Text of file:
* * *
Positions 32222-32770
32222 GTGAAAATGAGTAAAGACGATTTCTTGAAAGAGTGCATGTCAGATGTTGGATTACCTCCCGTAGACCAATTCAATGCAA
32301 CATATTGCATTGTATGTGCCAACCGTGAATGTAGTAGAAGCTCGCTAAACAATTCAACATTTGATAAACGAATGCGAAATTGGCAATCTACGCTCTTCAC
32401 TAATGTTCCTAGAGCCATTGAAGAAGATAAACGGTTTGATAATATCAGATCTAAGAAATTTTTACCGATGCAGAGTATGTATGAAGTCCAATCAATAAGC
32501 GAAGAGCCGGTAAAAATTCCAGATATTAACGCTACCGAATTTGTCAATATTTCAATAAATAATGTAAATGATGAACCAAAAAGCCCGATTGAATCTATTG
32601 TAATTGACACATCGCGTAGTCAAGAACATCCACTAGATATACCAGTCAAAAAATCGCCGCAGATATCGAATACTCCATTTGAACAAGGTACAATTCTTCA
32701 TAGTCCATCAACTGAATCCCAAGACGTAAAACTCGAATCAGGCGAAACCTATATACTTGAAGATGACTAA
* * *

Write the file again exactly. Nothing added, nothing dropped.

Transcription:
Positions 32222-32770
32222 GTGAAAATGAGTAAAGACGATTTCTTGAAAGAGTGCATGTCAGATGTTGGATTACCTCCCGTAGACCAATTCAATGCAA
32301 CATATTGCATTGTATGTGCCAACCGTGAATGTAGTAGAAGCTCGCTAAACAATTCAACATTTGATAAACGAATGCGAAATTGGCAATCTACGCTCTTCAC
32401 TAATGTTCCTAGAGCCATTGAAGAAGATAAACGGTTTGATAATATCAGATCTAAGAAATTTTTACCGATGCAGAGTATGTATGAAGTCCAATCAATAAGC
32501 GAAGAGCCGGTAAAAATTCCAGATATTAACGCTACCGAATTTGTCAATATTTCAATAAATAATGTAAATGATGAACCAAAAAGCCCGATTGAATCTATTG
32601 TAATTGACACATCGCGTAGTCAAGAACATCCACTAGATATACCAGTCAAAAAATCGCCGCAGATATCGAATACTCCATTTGAACAAGGTACAATTCTTCA
32701 TAGTCCATCAACTGAATCCCAAGACGTAAAACTCGAATCAGGCGAAACCTATATACTTGAAGATGACTAA